Air pollution may increase risk for diabetes, hypertension in African American women

Exposure to air pollutants may increase the risk of diabetes and possibly hypertension in African American women, according to new research published in the journal Circulation.

Researchers from Boston University found that African American women in the study exposed to increased levels of fine particulate matter were 1.63 times more likely to develop type 2 diabetes than other women. Those exposed to nitrogen oxides were 1.25 times more likely to develop diabetes.

When it comes to hypertension, participants were 1.48 times more likely to develop the condition if exposed to fine particulate matter and 1.14 times more likely when exposed to nitrogen oxides.

Fine particulate matter is commonly found in smoke and haze, according to the US Environmental Protection Agency (EPA). These particles can form when gases from power plants, industries and automobiles react in the air. Forest fires can also emit fine particulate matter directly.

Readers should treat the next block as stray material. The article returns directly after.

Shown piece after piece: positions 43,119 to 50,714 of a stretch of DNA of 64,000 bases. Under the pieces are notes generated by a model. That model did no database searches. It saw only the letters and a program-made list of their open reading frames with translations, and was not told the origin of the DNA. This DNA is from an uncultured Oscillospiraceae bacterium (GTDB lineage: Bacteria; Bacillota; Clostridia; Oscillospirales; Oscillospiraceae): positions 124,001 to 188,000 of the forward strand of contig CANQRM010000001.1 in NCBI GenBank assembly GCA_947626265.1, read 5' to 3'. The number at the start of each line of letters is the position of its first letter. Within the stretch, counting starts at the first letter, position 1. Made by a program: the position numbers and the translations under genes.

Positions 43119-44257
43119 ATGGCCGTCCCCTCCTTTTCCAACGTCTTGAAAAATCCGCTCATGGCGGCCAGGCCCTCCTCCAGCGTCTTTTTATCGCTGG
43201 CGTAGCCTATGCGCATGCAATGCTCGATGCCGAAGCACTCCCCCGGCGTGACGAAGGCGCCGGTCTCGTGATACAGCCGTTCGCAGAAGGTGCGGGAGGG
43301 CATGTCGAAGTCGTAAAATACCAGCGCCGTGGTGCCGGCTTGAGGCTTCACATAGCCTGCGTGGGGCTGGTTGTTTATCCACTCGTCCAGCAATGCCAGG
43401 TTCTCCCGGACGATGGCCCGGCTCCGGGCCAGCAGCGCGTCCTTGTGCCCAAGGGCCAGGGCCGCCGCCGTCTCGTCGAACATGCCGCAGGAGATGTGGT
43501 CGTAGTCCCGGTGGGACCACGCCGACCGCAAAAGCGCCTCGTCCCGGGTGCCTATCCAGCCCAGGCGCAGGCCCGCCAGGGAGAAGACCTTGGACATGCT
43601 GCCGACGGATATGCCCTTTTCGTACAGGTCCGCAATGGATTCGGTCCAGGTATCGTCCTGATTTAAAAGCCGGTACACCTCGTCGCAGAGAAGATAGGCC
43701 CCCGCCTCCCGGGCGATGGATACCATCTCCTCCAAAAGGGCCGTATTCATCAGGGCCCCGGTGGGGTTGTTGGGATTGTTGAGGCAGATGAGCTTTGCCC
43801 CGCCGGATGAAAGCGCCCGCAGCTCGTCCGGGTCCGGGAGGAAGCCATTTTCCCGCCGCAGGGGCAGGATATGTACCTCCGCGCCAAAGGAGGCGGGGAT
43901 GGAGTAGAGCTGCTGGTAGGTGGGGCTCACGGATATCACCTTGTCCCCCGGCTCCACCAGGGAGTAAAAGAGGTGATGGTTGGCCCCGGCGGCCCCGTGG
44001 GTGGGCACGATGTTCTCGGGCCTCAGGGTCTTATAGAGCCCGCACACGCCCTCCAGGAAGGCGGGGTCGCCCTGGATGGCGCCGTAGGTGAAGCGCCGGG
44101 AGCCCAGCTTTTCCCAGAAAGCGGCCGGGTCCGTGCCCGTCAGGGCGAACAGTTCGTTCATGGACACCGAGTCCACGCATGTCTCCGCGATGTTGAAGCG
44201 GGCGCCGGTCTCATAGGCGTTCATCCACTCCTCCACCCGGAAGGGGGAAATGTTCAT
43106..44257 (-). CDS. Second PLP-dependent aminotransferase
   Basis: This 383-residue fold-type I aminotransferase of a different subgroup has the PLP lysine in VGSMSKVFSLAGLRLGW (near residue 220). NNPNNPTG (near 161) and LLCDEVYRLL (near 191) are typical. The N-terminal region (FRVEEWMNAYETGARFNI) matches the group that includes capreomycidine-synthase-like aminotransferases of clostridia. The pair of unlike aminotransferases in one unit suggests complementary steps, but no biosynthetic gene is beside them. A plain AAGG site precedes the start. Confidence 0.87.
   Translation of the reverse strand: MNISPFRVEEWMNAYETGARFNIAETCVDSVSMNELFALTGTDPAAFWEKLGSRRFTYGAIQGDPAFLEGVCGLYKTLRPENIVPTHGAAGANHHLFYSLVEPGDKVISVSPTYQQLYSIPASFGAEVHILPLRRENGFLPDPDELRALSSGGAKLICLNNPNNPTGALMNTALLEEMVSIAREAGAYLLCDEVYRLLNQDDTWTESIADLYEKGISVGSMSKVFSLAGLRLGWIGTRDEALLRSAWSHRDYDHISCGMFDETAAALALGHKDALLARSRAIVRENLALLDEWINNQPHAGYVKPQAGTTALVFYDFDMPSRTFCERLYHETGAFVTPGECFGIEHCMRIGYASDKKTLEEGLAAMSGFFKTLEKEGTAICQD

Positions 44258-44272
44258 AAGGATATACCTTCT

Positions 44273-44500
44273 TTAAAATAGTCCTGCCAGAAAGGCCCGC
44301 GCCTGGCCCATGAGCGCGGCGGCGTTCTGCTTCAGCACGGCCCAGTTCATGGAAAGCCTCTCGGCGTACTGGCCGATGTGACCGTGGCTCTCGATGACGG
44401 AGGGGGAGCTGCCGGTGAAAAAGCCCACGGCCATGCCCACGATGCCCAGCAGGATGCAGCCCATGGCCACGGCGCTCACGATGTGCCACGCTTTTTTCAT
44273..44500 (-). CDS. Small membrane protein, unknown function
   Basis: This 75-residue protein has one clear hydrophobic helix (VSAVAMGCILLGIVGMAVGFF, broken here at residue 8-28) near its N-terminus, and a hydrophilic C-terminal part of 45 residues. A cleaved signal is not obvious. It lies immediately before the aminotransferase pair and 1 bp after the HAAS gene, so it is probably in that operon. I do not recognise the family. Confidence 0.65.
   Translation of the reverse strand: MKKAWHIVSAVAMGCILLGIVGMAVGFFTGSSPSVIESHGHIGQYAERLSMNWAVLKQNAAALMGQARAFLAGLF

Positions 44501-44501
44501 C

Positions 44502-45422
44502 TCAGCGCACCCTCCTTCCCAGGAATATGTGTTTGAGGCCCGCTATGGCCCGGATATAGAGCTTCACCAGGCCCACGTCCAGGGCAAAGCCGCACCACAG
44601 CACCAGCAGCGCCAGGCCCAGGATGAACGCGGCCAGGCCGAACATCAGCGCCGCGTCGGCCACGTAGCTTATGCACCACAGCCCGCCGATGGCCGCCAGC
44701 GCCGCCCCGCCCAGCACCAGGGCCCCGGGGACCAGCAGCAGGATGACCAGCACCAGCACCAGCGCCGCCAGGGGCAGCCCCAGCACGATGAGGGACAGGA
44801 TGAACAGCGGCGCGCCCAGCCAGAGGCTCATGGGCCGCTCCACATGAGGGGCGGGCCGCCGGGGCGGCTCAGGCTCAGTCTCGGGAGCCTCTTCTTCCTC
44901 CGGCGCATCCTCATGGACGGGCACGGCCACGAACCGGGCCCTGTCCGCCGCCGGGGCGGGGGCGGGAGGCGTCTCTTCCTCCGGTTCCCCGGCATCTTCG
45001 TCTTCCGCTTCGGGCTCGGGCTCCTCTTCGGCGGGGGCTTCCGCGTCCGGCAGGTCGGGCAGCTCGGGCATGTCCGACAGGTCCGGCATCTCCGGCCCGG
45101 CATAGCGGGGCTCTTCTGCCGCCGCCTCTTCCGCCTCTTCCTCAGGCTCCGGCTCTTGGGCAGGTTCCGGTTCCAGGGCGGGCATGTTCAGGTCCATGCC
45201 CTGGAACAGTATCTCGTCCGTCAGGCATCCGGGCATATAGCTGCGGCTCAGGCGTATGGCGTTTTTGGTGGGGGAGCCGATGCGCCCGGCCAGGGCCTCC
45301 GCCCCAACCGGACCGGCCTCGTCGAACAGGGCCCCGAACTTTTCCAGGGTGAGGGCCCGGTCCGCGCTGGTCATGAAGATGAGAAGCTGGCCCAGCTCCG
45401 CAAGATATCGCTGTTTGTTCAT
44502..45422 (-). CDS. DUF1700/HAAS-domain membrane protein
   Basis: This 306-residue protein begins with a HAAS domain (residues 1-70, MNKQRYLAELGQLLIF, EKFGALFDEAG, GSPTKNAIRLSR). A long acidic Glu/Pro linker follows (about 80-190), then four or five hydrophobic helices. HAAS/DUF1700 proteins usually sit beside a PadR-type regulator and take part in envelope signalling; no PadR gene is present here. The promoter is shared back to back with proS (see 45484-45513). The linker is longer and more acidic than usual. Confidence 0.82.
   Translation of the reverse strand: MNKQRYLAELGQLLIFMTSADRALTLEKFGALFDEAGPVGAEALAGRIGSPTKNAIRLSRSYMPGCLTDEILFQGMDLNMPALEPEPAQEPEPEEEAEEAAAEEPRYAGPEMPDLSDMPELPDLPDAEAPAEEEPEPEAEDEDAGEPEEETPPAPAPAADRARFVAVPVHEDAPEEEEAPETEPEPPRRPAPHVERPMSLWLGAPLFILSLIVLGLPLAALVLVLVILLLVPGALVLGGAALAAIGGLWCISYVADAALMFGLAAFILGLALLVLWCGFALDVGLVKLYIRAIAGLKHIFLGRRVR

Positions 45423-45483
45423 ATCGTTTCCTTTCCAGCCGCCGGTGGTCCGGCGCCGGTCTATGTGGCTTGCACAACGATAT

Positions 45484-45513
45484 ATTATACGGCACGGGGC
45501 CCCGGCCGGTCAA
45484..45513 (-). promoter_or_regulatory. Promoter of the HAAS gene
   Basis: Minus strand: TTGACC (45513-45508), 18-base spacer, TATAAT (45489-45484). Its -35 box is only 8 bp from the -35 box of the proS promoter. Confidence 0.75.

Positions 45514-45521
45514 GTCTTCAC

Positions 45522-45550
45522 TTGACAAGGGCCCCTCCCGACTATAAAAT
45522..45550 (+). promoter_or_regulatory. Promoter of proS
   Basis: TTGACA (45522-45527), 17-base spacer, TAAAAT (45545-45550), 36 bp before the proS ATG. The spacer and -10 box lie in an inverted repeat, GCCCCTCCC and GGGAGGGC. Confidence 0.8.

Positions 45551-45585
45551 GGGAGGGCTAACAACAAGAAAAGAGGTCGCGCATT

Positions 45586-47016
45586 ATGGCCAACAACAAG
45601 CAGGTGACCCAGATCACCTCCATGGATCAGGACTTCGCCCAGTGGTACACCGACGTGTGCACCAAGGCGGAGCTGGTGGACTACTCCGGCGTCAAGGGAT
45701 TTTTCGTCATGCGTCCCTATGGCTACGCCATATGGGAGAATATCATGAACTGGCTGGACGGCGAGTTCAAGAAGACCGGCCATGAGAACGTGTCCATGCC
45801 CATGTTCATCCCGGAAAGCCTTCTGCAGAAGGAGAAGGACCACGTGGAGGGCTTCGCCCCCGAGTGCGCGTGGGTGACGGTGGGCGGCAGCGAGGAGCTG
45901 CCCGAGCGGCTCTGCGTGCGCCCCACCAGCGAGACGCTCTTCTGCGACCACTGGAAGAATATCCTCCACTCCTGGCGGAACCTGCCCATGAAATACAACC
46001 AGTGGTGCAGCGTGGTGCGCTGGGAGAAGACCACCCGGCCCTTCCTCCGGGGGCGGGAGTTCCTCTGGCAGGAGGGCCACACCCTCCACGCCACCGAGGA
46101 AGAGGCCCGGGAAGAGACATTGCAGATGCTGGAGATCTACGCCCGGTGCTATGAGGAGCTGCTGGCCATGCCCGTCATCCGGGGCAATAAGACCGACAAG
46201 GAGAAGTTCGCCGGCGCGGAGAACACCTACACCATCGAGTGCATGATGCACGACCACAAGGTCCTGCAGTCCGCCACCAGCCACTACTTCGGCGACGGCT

Nitrogen oxides are highly reactive gases that include nitrogen dioxide. Nitrogen dioxide forms quickly from emissions from automobiles, industrial plants, and off-road equipment. It contributes to ground level ozone and fine particle pollution. Nitrogen dioxide is also linked with many adverse effects on the respiratory system, according to the EPA.

First study of its kind
The study may shed light on the causes of racial disparities in diabetes and hypertension incidence. It’s the first large-scale investigation of the effect of air pollution on incidence of diabetes, and the first study of air pollution effects specifically in African American women.

According to Sloan Epidemiology Center at Boston University, black women in the US have a much higher incidence of type 2 diabetes and high blood pressure than their white counterparts. They are also more likely to live in neighborhoods where air pollution is higher.

The study focused on a cohort of African American women living in Los Angeles over a ten-year period. Pollutant levels were estimated for each participant’s home based on land use regression models and monitoring station measurements.

Sources: Circulation, US Environmental Protection Agency, Sloane Epidemiology Center

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